In the intervening years since publication of the chapter "Affect and Consumer Behavior" (Cohen & Areni, 1991) in the Handbook of Consumer Behavior (Kassarjian & Robertson, 1991), research in consumer behavior dealing with affect has exploded, making it one of the field's central research topics. Within psychology more generally, Schimmack and Crites (2005) located 923 references to affect between 1960 and 1980 and 4,170 between 1980 and 2000. Since research on affect has become more specialized, this chapter will concentrate on the various ways affect influences judgment and choice rather than on broader and historical perspectives. These will include the role of affect in information retrieval, differential processing of affectively colored information (including the role of affect in strengthening mental associations and memory consolidation), how and when affect provides information that influences judgments and decisions, and the motivational role of affect in guiding behavior and signaling the need for changes in vigilance, intensity, and direction. We begin, however, with some essential definitions.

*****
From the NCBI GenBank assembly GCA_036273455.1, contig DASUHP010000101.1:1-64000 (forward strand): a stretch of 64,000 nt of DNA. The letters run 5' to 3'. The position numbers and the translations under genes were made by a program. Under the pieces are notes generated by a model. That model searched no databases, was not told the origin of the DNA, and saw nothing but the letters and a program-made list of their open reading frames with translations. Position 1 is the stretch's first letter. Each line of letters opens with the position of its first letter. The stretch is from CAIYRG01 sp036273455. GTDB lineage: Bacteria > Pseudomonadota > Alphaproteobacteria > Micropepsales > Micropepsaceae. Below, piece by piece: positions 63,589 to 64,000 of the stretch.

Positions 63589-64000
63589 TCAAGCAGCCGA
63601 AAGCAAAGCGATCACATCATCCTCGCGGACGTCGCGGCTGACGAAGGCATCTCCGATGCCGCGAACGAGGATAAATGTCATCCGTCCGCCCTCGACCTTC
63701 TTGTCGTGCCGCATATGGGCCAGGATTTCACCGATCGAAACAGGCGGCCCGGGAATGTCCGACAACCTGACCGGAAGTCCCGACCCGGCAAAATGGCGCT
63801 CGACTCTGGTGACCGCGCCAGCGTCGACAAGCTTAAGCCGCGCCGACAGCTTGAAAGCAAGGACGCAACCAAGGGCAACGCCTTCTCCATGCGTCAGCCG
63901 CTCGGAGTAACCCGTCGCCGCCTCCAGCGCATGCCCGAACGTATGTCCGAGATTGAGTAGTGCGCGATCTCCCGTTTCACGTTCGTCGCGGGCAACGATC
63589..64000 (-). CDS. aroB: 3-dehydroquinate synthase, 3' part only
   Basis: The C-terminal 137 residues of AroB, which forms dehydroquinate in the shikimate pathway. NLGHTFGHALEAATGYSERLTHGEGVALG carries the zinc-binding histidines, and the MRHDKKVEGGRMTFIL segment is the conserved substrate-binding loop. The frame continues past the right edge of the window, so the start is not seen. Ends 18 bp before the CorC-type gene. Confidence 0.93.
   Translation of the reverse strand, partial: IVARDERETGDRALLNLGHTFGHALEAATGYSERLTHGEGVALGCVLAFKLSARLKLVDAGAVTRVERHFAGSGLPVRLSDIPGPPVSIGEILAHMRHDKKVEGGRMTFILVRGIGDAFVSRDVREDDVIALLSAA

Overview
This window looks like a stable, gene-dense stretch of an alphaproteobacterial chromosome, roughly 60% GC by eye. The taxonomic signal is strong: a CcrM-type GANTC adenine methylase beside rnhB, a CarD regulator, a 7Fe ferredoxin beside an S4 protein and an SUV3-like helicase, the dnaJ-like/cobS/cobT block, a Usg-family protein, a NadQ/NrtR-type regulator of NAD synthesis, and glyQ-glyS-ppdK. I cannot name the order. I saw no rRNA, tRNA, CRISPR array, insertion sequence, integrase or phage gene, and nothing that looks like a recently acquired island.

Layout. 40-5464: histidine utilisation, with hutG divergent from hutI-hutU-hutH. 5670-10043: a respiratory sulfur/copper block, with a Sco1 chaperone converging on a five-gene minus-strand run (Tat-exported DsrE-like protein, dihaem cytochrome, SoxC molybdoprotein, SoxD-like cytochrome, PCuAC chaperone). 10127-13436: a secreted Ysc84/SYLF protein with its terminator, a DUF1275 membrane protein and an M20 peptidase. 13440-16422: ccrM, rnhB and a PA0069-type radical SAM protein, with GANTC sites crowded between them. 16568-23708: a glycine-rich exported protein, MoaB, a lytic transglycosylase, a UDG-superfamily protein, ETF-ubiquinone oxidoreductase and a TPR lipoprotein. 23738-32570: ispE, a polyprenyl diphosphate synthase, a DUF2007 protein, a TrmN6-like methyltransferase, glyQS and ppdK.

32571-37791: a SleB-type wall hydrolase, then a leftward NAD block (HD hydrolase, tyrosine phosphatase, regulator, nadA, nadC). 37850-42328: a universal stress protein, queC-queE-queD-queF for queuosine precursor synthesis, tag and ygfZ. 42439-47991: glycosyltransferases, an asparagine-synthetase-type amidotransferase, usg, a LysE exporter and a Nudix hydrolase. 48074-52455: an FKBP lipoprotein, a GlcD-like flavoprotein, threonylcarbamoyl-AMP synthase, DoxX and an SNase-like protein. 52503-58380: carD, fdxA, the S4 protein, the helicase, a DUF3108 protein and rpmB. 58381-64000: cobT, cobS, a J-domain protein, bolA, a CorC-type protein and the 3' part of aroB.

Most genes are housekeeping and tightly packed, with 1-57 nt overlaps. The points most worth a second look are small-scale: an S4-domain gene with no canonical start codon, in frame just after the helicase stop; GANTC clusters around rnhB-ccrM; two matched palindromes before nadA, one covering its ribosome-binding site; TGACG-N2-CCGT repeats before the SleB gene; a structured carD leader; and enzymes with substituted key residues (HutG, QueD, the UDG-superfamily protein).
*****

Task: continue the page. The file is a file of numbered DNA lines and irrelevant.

Pham, Michel Tuan, Joel Cohen, and Eduardo Andrade. "The Nature and Role of Affect in Consumer Behavior." In Handbook of Consumer Psychology, 297-348. Hillsdale, NJ: Lawrence Erlbaum, 2008.
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